Jeff was wonderful enough to pick up a copy of Milk on blue-ray this weekend. I hadn't had an opportunity to see it... and desperately wanted to... especially after being so moved by the award speeches a few months back.
What I loved about the movie... from my limited knowledge, it seemed historically accurate. Casting was excellent. Acting was superb. It was moving and inspiring. Harvey Milk made great strides in the gay rights movement and the film very well depicts his accomplishments, how he got there, and also gives glimpses into his personal life- into the man he was.
I liked his message of hope. That was repeated over and over.
One thing that I think was missing from the film- and I think there wasn't an easy way to add this in- was that the timing of the murder of Harvey Milk and Mayor Moscone coincided with the mass suicide at Jonestown. The Wikipedia link above gives a lot more insight on that bit of history and how it played into the tone of the times.
But here's what got stuck in my craw after the movie ended.
Everyone I know who has seen the movie has raved about it, loved it. I've honestly not heard anyone say they just didn't like it. I would think that the subject matter is pretty darn obvious, right?
Some of those people who rave about it, loved it, critically acclaim it... are opposed to gay marriage. Are opposed to laws that defend or protect the rights of gay people as a group.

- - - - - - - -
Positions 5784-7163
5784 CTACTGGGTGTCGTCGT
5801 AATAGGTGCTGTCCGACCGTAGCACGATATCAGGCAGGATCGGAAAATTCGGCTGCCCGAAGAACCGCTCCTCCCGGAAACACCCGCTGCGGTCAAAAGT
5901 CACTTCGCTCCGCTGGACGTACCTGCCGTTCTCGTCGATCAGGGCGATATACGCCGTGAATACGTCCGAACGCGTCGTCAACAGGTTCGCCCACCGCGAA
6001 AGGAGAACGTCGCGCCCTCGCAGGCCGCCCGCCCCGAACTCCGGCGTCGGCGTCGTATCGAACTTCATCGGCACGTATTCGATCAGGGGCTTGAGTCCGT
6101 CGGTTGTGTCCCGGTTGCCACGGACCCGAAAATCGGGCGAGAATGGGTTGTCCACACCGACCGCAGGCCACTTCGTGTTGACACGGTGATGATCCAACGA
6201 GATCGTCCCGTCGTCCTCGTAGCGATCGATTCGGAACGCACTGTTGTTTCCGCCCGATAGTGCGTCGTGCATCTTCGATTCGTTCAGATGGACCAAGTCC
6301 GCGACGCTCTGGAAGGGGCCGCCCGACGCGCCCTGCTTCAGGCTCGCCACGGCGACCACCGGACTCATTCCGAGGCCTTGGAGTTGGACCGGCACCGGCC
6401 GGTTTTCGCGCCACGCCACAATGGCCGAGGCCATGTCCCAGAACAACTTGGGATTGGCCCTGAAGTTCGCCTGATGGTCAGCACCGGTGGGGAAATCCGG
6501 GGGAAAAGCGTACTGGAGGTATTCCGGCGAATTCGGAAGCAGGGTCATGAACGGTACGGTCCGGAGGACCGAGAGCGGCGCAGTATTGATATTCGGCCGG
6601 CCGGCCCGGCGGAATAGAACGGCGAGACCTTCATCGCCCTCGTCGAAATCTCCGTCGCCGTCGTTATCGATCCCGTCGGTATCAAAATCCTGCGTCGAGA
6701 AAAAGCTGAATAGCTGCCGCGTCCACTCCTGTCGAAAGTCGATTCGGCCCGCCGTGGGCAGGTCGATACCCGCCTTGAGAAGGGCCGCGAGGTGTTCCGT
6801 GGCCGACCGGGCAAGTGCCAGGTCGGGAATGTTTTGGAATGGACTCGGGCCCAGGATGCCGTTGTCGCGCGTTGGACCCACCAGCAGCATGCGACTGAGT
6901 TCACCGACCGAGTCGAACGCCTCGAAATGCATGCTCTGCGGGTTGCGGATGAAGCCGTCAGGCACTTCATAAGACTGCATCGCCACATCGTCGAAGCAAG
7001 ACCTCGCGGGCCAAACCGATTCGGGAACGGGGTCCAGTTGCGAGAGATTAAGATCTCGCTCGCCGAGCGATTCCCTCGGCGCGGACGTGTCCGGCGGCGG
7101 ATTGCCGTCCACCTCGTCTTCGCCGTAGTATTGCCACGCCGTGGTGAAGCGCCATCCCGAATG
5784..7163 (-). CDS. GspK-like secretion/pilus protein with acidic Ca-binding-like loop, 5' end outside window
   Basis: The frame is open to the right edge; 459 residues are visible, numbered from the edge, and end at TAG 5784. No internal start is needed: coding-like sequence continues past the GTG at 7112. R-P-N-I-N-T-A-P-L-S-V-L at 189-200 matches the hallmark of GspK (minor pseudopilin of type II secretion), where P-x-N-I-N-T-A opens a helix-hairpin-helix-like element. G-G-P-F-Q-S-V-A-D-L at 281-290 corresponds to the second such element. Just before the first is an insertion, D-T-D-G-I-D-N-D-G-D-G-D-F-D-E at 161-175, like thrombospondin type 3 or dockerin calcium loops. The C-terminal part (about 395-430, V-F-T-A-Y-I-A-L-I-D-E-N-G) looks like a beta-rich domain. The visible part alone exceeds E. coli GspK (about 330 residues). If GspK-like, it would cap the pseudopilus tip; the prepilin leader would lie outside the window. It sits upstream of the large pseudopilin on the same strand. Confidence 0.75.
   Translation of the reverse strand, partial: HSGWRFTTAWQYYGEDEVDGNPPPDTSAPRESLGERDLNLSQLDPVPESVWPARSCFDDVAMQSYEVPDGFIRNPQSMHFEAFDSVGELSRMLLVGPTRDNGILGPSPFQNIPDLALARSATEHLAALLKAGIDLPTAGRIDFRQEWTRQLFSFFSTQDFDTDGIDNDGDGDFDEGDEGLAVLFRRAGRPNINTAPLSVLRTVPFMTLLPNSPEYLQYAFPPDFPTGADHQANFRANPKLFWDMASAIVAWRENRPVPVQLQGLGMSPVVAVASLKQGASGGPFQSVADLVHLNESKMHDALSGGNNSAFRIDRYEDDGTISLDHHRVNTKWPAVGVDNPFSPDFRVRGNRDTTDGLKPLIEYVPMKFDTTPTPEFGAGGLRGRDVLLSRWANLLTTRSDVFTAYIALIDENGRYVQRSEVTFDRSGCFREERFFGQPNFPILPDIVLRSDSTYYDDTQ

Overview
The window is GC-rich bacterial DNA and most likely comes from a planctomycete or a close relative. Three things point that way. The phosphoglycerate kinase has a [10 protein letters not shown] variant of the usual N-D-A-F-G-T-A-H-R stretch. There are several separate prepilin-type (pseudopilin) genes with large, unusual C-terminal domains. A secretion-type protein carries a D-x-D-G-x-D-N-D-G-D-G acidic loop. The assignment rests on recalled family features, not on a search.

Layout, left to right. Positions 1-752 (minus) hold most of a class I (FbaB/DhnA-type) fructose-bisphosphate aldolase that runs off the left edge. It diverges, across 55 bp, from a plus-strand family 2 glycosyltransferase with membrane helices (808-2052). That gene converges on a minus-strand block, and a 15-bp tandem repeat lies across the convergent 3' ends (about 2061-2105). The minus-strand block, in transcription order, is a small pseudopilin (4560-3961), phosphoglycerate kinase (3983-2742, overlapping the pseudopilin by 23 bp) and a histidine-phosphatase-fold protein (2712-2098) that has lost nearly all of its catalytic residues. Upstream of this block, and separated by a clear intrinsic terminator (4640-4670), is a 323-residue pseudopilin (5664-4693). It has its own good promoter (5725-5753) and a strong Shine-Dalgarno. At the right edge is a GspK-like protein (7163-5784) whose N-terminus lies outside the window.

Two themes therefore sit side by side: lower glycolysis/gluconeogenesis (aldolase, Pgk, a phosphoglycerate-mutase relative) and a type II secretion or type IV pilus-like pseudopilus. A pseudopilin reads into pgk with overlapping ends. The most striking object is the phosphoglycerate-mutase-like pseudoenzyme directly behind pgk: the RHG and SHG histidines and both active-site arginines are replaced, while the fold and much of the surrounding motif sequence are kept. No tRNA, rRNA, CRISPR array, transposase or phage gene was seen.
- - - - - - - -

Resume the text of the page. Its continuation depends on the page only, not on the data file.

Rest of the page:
It boggles my mind. I raised an eyebrow at the times I heard of these non-supporters enjoying the film. And having now seen the film, I'm really befuddled.
Maybe these people don't see their own homophobia? Maybe these people don't want to align themselves as being a Dan White or John Briggs or Anita Bryant?
The similarities between Prop 6 back in 1978 and the fight against Prop 8 in 2009 are striking. There are those for it and those against it. There is very little gray area.
Can someone explain that to me? Saying you've been really touched by a film about a man who fought for gay rights but also wanting to deny rights to a group of people- the same people this man was fighting for.
The sign posted at the site of Castro Camera and Harvey Milk's apartment reads:
May 22, 1930 - November 27, 1978
Harvey Milk made history as the first openly gay elected official in California, and one of the first in the nation, when he was elected to the San Francisco Board of Supervisors in November 1977. His camera store and campaign headquarters at 575 Castro Street and his apartment upstairs were centers of community activism for a wide range of human rights, environmental, labor and neighborhood issues. Harvey Milk's hard work and accomplishments on behalf of all San Franciscans earned him widespread respect and support. His life is an inspiration to all people committed to equal opportunity and an end to bigotry.
"You gotta give 'em hope!"
All people committed to equal opportunity. An end to bigotry. Hope.
Equal opportunity. Ending bigotry. Giving hope.